Fatty liver is a common condition in obese people, as well as in those who consume a lot of alcohol (7, 8).


The reason why it occurs in cases of protein deficiency is unclear, but studies suggest that a poor synthesis of fat transport proteins, known as lipoproteins, may contribute to the condition (9).


Summary: Fatty liver is one of the symptoms of kwashiorkor in children. In the worst case, it can lead to liver failure.


3. Skin, hair and nail problems.


Protein deficiency often leaves its mark on the skin, hair and nails, which are largely made of proteins.


For example, kwashiorkor in children is characterized by skin flaking or excision, reddening and depigmented skin patches (10, 11).


Hair thinning, discolored hair color, hair loss (alopecia) and brittle nails are also common symptoms (12, 13).


However, it is unlikely that these symptoms appear unless you have a severe protein deficiency.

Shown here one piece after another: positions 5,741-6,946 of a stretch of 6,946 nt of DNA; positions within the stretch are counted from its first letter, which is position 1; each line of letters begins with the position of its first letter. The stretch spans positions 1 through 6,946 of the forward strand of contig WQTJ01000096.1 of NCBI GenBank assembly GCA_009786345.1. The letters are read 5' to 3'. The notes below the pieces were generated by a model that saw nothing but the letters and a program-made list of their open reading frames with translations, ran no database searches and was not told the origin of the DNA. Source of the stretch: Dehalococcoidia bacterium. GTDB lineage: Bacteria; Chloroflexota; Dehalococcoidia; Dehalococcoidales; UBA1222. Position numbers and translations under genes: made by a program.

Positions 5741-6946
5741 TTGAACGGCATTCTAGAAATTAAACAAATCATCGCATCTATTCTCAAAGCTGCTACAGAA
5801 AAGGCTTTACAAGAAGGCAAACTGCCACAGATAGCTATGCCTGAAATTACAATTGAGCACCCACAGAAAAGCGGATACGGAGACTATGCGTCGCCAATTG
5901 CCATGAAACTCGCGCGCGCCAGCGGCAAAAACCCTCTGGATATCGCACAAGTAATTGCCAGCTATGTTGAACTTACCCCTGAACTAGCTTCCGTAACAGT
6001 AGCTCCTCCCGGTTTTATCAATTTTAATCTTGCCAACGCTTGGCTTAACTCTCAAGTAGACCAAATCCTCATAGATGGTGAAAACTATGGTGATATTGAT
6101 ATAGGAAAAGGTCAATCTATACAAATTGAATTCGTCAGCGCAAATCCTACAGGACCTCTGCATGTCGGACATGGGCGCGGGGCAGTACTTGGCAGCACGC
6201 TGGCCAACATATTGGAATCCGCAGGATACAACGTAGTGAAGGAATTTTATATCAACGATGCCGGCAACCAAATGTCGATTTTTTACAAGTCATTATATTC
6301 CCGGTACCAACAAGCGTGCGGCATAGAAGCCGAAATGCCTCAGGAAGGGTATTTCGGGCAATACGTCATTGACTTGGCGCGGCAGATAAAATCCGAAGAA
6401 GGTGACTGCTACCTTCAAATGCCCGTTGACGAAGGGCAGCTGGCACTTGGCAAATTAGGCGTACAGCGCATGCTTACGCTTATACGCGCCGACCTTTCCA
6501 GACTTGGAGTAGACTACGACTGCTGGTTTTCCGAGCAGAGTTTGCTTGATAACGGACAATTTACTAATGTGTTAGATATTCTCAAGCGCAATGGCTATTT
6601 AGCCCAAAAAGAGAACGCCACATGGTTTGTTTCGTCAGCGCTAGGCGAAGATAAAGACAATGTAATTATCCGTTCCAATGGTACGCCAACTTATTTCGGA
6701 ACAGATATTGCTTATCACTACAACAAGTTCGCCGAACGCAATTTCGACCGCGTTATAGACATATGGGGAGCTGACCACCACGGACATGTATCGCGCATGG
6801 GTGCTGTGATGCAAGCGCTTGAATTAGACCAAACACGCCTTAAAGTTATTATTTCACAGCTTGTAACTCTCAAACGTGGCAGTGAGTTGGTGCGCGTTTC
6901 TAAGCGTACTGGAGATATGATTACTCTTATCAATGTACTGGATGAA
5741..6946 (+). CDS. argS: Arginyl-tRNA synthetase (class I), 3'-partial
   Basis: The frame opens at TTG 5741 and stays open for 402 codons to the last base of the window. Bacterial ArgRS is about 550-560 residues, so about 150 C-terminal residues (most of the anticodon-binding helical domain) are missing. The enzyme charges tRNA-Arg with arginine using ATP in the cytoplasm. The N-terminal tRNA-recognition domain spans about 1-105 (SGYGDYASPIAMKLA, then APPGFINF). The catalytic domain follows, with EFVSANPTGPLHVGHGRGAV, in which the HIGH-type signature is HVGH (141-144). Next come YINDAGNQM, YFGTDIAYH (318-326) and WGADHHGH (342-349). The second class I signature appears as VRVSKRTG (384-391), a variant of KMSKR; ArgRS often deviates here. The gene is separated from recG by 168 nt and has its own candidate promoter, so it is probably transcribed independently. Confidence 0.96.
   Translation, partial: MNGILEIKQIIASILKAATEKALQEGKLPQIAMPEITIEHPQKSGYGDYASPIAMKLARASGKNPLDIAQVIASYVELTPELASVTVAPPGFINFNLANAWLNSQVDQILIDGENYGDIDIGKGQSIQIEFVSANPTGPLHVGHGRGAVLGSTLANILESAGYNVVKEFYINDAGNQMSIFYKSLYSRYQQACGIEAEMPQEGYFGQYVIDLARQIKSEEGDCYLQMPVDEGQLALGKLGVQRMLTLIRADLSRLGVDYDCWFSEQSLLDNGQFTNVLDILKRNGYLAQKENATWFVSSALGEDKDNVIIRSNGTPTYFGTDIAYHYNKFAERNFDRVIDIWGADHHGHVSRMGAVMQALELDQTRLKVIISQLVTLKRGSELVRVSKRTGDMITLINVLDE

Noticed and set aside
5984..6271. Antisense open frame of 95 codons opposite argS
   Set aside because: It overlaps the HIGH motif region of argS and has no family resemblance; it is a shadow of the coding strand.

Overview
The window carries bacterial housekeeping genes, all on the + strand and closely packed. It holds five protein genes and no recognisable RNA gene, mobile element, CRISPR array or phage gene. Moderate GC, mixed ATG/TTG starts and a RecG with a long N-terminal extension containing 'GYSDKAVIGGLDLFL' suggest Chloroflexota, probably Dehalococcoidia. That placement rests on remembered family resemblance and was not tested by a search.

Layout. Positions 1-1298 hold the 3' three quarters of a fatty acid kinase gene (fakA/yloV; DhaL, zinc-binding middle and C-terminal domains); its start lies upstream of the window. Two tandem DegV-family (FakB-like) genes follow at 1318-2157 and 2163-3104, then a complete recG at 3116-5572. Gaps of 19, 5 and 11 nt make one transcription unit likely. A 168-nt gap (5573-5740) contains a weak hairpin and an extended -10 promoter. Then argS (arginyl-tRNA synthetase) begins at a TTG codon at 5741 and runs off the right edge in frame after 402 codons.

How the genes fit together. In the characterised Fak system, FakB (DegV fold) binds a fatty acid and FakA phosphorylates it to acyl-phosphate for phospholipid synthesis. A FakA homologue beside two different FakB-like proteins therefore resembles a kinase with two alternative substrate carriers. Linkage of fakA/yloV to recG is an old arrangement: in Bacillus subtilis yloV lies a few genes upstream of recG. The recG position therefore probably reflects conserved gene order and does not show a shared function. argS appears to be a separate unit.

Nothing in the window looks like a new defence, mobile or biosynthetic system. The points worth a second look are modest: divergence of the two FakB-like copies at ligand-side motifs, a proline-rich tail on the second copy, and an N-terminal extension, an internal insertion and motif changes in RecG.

Summary: Severe protein deficiency can affect your skin, causing redness, flaking and depigmentation. It can also cause brittle nails and hair loss.


4. Loss of muscle mass.


Your muscles are your body's greatest store of proteins.


When dietary protein is scarce, the body tends to take protein from the skeletal muscles to preserve more important tissues and body functions. As a result, lack of protein leads to muscle wasting over time.


Even a moderate protein failure can cause muscle wasting, especially in older people.


A study in elderly men and women found that muscle loss was greater among those who consumed the lowest amounts of protein (14).


This has been confirmed by other studies that show that a higher protein intake can delay the muscle degeneration that comes with aging (15).